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Jan Resseger asks the ultimate cost about vouchers, in response to the Ohio legislature’s recent decision to expand vouchers to two-thirds of all school districts in the state, including high-performing districts.
Should public money be subtracted from public schools to underwrite vouchers for private and religious schools? The state’s public schools will be hit hard by the voucher law. And since research funded by the rightwing Thomas B. Fordham Institute showed that kids lose ground in voucher schools, the expansion of vouchers will lower the overall quality of education in the state. Does Ohio have a death wish?
As Resseger shows, the expansion of vouchers is not about education; it is not about improving opportunities for poor kids. It is about damaging public schools and compelling the public to pay for religious education for children who never attended public schools, ever. All the blather about opportunity is blather.
Wisconsin and Ohio were the pioneers, the states which launched school vouchers—public tax dollars covering private school tuition. Wisconsin launched Milwaukee vouchers in 1990, and Ohio followed suit in 1996 with a Cleveland voucher program.
What are the problems with the idea of vouchers?
Vouchers have always been endorsed by their proponents as providing an escape for promising students from so-called “failing” public schools—as measured by test scores. But research demonstrates (see here and here) that test scores correlate not with school quality but instead with the aggregate income of the neighborhoods where public schools are located and the families who live there. Research demonstrates that ameliorating student poverty would more directly address students’ needs.
The idea that vouchers help students academically hasn’t held up either. A study by the pro-voucher Thomas Fordham Institute demonstrates that in Ohio, voucher students regularly fall behind their public school counterparts. But proponents of school privatization (including the Thomas Fordham Institute itself) regularly ignore the evidence.
In a recent summary published in The Nation, Jennifer Berkshire explains that while there is a lack of empirical evidence justifying vouchers, their proponents support them ideologically: “But the GOP’s true policy aim these days is much more ambitious: private school vouchers for all. In Ohio, students in two-thirds of the state’s school districts are now eligible for vouchers, a ballooning program that is on track to cost taxpayers $350 million by the end of the school year. And in Florida, school vouchers are now being offered to middle-class students, the latest gambit by conservatives in their effort to redefine public education as anything parents want to spend taxpayer money on. ‘For me, if the taxpayer is paying for the education, it’s public education,’ Florida’s governor Ron DeSantis proclaimed earlier this year.”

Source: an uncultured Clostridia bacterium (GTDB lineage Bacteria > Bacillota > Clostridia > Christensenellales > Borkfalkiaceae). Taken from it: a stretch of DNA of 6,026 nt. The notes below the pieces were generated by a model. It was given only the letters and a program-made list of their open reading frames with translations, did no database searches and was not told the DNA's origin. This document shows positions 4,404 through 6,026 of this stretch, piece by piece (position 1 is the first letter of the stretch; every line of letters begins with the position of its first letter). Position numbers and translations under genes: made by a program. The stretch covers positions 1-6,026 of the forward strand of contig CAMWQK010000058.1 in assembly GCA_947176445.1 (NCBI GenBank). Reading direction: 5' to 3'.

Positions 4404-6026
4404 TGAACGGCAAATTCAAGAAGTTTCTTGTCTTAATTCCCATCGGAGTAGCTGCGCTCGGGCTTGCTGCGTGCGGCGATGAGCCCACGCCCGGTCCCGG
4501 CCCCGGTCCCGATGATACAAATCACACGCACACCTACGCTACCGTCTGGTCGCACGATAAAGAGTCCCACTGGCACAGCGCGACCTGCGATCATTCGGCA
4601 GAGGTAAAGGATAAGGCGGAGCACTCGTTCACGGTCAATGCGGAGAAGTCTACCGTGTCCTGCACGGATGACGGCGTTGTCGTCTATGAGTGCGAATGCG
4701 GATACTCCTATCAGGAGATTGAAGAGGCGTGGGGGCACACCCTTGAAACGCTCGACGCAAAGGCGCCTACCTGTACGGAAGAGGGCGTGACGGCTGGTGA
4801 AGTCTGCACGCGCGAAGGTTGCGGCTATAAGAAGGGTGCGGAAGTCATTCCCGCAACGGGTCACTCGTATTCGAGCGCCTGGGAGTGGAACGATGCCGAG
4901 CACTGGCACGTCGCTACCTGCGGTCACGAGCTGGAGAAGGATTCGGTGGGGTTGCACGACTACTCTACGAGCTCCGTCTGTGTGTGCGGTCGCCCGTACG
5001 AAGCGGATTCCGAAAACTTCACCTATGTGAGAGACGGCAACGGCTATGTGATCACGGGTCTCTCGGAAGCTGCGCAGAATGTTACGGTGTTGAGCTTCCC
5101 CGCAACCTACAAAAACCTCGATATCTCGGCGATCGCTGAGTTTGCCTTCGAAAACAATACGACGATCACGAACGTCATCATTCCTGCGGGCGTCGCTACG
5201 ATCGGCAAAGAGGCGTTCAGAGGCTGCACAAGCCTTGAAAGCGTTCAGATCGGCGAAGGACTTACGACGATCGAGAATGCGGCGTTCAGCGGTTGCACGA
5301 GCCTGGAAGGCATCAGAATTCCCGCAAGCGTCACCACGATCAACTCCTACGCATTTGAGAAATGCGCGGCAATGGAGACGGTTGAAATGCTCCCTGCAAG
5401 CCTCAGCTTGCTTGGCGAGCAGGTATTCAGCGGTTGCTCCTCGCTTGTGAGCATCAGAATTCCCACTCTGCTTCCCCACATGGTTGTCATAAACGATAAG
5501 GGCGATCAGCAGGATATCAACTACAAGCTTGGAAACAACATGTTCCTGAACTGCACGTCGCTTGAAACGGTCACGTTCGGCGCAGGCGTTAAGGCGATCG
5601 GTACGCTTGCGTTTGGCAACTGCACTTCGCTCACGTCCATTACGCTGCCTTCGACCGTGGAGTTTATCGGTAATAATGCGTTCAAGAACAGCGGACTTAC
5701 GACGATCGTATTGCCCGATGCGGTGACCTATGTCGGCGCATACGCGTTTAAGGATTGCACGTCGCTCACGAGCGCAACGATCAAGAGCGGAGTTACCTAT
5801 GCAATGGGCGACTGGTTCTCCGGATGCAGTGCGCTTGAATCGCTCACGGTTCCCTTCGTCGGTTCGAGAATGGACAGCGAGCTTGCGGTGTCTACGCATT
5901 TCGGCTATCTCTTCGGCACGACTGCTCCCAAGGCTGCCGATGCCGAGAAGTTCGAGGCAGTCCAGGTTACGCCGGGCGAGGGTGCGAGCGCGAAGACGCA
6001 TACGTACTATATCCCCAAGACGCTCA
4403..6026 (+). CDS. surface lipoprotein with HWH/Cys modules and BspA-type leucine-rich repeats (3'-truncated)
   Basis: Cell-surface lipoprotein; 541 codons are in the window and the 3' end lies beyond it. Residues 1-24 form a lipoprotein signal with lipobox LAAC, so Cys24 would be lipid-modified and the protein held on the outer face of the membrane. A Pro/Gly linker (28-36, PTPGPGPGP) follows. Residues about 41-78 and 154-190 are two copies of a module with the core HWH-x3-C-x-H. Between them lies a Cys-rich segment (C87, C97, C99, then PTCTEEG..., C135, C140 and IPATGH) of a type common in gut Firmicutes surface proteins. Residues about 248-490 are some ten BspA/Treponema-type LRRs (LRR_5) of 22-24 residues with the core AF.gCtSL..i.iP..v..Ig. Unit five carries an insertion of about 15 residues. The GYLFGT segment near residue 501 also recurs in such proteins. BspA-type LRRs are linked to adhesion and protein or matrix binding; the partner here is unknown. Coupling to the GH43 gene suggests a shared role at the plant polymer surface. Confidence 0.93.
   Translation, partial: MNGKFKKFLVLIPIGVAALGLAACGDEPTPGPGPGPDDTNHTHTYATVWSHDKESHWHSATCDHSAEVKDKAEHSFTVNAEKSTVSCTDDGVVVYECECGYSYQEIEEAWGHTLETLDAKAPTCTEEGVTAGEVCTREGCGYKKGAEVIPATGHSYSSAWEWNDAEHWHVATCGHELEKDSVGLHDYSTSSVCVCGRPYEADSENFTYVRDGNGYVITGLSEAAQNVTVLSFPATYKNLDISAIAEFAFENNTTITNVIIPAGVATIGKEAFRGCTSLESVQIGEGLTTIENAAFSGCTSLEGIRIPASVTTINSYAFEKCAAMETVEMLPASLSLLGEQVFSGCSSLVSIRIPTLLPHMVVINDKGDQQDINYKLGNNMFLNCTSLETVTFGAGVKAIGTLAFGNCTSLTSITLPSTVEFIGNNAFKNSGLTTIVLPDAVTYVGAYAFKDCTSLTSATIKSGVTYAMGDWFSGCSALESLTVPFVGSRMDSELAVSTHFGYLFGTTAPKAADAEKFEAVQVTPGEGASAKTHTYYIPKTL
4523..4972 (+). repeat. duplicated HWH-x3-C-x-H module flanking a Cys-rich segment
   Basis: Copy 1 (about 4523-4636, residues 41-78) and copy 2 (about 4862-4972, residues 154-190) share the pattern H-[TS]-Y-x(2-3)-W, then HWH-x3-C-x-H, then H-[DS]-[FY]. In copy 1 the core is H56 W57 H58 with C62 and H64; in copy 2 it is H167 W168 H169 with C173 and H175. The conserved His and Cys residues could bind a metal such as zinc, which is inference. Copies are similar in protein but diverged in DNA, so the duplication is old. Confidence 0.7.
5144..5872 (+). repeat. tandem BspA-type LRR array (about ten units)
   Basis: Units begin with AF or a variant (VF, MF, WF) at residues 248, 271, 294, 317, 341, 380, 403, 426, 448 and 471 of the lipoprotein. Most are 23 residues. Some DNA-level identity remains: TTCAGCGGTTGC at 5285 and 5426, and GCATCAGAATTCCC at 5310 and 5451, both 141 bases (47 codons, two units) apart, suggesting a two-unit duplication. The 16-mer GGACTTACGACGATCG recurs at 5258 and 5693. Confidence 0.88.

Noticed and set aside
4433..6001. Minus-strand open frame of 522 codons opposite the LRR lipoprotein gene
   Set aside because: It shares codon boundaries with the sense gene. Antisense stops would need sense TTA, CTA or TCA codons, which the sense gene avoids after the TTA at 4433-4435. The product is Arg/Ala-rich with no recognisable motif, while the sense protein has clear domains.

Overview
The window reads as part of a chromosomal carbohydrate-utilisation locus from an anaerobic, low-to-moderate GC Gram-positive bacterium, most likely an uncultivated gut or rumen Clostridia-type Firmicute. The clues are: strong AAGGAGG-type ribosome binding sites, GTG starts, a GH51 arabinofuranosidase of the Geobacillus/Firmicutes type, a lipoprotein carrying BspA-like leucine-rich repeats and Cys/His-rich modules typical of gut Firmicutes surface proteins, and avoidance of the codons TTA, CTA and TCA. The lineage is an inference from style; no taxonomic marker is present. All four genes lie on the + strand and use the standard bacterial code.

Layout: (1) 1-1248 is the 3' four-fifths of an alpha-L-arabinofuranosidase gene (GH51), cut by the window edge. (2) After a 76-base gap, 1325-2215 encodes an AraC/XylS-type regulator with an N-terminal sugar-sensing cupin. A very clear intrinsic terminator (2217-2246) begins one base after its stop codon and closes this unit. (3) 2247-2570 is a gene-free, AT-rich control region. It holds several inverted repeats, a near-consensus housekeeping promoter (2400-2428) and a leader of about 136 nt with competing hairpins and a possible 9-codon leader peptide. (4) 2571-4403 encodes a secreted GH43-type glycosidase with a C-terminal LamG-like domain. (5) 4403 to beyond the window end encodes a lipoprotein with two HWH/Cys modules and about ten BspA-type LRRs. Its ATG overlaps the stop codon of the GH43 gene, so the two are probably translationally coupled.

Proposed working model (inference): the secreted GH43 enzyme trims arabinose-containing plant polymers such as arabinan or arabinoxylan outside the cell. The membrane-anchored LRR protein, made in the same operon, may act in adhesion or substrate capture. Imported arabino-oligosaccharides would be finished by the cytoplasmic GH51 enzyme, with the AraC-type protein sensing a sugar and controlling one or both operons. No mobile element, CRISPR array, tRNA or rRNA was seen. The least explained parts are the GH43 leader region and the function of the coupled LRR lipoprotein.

In Ohio, based on state report card grades which legislators from both parties seem to agree are deeply flawed, vouchers are now to be awarded to students in so-called ‘under-performing’ schools in 400 of the state’s 610 school districts. The Columbus Dispatch‘s Anna Staver explains, “(T)he legislature has widened the definition of a low-performing school to the point of absurdity, expanding the list of districts with ‘under-performing’ schools from 40 in the fall of 2018, to 139 in 2019, and around 400—nearly two-thirds of all districts in the state—by 2020.”
And EdChoice, one of the Ohio’s four statewide voucher programs, takes the money through the deduction method, counting the voucher student as enrolled in the local school and then extracting $4,650 for each elementary school voucher and $6,000 for each high school voucherright out of the public school district’s budget. But a serious problem arises because in Ohio, state funding is allocated at different rates from school district to school district, and in many cases the vouchers extract more dollars per pupil from the local school budget than the state awards to that district in per pupil state aid.
This year’s state budget brought a new threat to public schools via an amendment quietly added and never debated. Until this year, to qualify for a voucher, an Ohio student must have been enrolled in the public school in the year previous to applying for the voucher. But, secreted into the state budget last summer was an amendment providing that high school students may now receive a voucher even if they have never been enrolled in a public school…
What is rarely mentioned in the voucher debates is that no state legislature creating a voucher program has added a new tax to pay for it. Instead the money always comes out of the coffers of the state education budget and, as in Ohio today, out of local school district budgets.
Please read the rest. As usual, Resseger is right on target with deep context and analysis, informed by her keen sense of social justice and equity.